However, the mitigation agreement, including the $15 million for an innovative space, was conditional on Stanford actually building new housing units, according to Austin.

Editor’s note: a previous version of this story stated that Dharap and Austin were quoted in a Palo Alto Online article saying that the tentative agreement between Stanford and PAUSD was not dependent on a development agreement. While this is accurate, the newer version of the story notes that the tentative agreement was conditional on Stanford actually building new housing units under the proposed GUP.

The deal had originally entailed $138 million in benefits from Stanford to PAUSD over the course of 40 years, including a payment per K-12 student living in Stanford housing and attending a PAUSD school. The per-student payment would have started at $5,800 in year one of the deal and would have increased by 2% for the first 20 years of the deal, then decreased by 2% for the last 20 years of the deal, for an average of $7,050 over the 40 year life of the deal, according to Austin. As it costs roughly $21,000 per year to educate each PAUSD student, many groups in the Palo Alto community have raised concerns over a potential deficit.

Editor’s note: A previous version of this story stated that Stanford’s mitigation payment per K12 student living in the proposed housing units was $5,800. The $5,800 figure represents Stanford’s payment for one student for Year One, and the most recent version of the story notes that the average payment over 40 years would be $7,050 per student. (See The Paly Voice’s detailed analysis of the deal here.)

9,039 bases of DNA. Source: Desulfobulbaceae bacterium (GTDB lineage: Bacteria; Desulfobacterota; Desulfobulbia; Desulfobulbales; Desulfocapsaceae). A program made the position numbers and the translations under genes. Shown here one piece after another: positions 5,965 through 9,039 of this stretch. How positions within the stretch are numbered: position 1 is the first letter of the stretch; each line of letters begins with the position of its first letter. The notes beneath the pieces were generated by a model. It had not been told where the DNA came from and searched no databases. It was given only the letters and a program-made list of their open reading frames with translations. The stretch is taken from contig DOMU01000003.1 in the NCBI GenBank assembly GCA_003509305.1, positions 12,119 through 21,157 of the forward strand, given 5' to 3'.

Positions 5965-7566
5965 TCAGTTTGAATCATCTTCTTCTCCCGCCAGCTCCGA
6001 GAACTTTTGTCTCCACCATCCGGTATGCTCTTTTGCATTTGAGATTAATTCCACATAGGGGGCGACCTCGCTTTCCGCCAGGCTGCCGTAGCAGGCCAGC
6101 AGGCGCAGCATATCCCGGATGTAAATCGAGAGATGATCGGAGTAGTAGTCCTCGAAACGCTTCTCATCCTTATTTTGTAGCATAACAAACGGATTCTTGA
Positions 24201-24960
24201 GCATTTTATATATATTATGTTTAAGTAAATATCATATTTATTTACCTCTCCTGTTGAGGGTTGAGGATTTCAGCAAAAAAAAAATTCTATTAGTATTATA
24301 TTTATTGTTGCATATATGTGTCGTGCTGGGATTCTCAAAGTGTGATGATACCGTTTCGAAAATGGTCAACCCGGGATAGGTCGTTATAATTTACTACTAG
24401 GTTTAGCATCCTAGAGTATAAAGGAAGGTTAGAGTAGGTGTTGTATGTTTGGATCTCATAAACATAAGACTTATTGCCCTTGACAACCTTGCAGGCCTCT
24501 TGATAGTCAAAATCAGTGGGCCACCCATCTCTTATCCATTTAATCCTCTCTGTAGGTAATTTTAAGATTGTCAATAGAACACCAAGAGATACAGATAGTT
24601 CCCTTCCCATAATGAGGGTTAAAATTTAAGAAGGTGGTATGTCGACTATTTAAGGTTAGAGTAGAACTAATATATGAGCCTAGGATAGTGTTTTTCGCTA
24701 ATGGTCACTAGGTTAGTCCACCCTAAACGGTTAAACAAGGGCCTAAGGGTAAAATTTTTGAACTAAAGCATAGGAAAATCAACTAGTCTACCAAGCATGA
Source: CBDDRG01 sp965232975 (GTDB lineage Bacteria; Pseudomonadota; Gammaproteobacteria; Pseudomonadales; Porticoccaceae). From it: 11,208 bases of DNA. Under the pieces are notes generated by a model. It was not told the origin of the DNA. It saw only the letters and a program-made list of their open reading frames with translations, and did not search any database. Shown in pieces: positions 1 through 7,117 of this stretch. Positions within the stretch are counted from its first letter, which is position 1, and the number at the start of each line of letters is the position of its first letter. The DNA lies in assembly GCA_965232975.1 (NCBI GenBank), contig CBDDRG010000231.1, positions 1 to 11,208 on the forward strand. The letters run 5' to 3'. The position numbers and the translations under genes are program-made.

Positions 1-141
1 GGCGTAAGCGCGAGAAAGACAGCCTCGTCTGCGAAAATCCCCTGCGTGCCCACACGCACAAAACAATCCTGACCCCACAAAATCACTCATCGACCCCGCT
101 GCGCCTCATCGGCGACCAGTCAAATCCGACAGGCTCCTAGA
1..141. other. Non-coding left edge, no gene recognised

As Santa Clara supervisors negotiated with Stanford over the specifics of the development agreement, the community responded with backlash over the financial implications of increased enrollment in PAUSD. Some have made demands for “full mitigation,” calling for Stanford to fully pay the cost of educating PAUSD students who live in the proposed Stanford housing units.

The Palo Alto Council of Parent Teacher Associations organized a protest on Oct. 22 in front of City Hall where a public hearing on the GUP was to take place. The PTAC made demands for Stanford to fully mitigate the cost of educating PAUSD students living in Stanford housing.

As, according to Austin, Stanford is not building any new housing that needs to be mitigated, so the threat to Palo Alto Schools raised by PTAC and others no longer seems imminent. Even though the tentative agreement will no longer be in effect under the agreed upon terms, Stanford has indicated it may be open to providing other concessions to the community.

“Stanford is committed to continuing its partnership with PAUSD as part of the university’s longer-term campus land use plans,” the press release stated. “As part of a development agreement, Stanford also had proposed $30 million in funding for local transportation improvements in Palo Alto and San Mateo County.”

Moving forward, Austin remains hopeful that even though the tentative agreement between the district and Stanford fell through, the process of negotiations has benefitted the relationship between both parties. “Stanford and PAUSD became stronger partners through the process and will continue to work together,” Austin said.